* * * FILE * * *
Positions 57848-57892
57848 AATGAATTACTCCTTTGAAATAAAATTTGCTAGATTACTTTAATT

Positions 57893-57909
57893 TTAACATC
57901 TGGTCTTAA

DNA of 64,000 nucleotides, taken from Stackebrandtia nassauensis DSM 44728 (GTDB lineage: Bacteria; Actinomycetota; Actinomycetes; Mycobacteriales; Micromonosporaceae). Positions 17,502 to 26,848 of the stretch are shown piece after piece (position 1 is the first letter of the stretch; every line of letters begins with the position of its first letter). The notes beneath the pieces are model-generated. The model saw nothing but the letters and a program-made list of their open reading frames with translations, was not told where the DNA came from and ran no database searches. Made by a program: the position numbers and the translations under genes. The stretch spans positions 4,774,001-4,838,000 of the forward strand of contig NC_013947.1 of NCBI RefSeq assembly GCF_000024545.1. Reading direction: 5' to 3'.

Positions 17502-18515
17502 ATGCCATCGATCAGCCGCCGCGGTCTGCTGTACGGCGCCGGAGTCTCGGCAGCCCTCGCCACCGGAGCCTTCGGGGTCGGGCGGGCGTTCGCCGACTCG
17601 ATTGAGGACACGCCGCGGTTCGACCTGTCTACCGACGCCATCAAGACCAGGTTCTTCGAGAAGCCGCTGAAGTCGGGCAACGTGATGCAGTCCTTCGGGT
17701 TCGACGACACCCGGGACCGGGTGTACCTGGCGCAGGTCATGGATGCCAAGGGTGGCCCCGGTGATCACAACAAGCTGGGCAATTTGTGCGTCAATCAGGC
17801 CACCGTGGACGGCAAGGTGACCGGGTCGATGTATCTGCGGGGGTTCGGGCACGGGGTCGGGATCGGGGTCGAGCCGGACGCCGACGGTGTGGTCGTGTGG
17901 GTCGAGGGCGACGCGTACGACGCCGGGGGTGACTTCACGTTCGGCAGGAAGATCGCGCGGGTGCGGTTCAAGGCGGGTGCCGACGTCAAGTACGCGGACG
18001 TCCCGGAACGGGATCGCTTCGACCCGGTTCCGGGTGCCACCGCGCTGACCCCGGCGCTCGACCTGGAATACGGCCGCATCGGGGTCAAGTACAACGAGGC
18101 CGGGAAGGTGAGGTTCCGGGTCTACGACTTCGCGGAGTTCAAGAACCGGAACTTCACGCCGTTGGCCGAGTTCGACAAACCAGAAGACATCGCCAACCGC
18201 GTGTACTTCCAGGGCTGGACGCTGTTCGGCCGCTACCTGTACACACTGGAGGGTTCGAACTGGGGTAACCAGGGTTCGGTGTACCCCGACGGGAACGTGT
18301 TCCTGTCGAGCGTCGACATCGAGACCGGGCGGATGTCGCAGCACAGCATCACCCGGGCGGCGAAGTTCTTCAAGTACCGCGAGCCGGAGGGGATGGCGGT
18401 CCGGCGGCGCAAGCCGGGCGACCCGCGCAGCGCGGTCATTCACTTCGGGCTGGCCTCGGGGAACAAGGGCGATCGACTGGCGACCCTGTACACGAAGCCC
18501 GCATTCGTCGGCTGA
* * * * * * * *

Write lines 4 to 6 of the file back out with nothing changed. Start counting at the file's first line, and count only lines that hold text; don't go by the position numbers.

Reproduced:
57893 TTAACATC
57901 TGGTCTTAA

DNA of 64,000 nucleotides, taken from Stackebrandtia nassauensis DSM 44728 (GTDB lineage: Bacteria; Actinomycetota; Actinomycetes; Mycobacteriales; Micromonosporaceae). Positions 17,502 to 26,848 of the stretch are shown piece after piece (position 1 is the first letter of the stretch; every line of letters begins with the position of its first letter). The notes beneath the pieces are model-generated. The model saw nothing but the letters and a program-made list of their open reading frames with translations, was not told where the DNA came from and ran no database searches. Made by a program: the position numbers and the translations under genes. The stretch spans positions 4,774,001-4,838,000 of the forward strand of contig NC_013947.1 of NCBI RefSeq assembly GCF_000024545.1. Reading direction: 5' to 3'.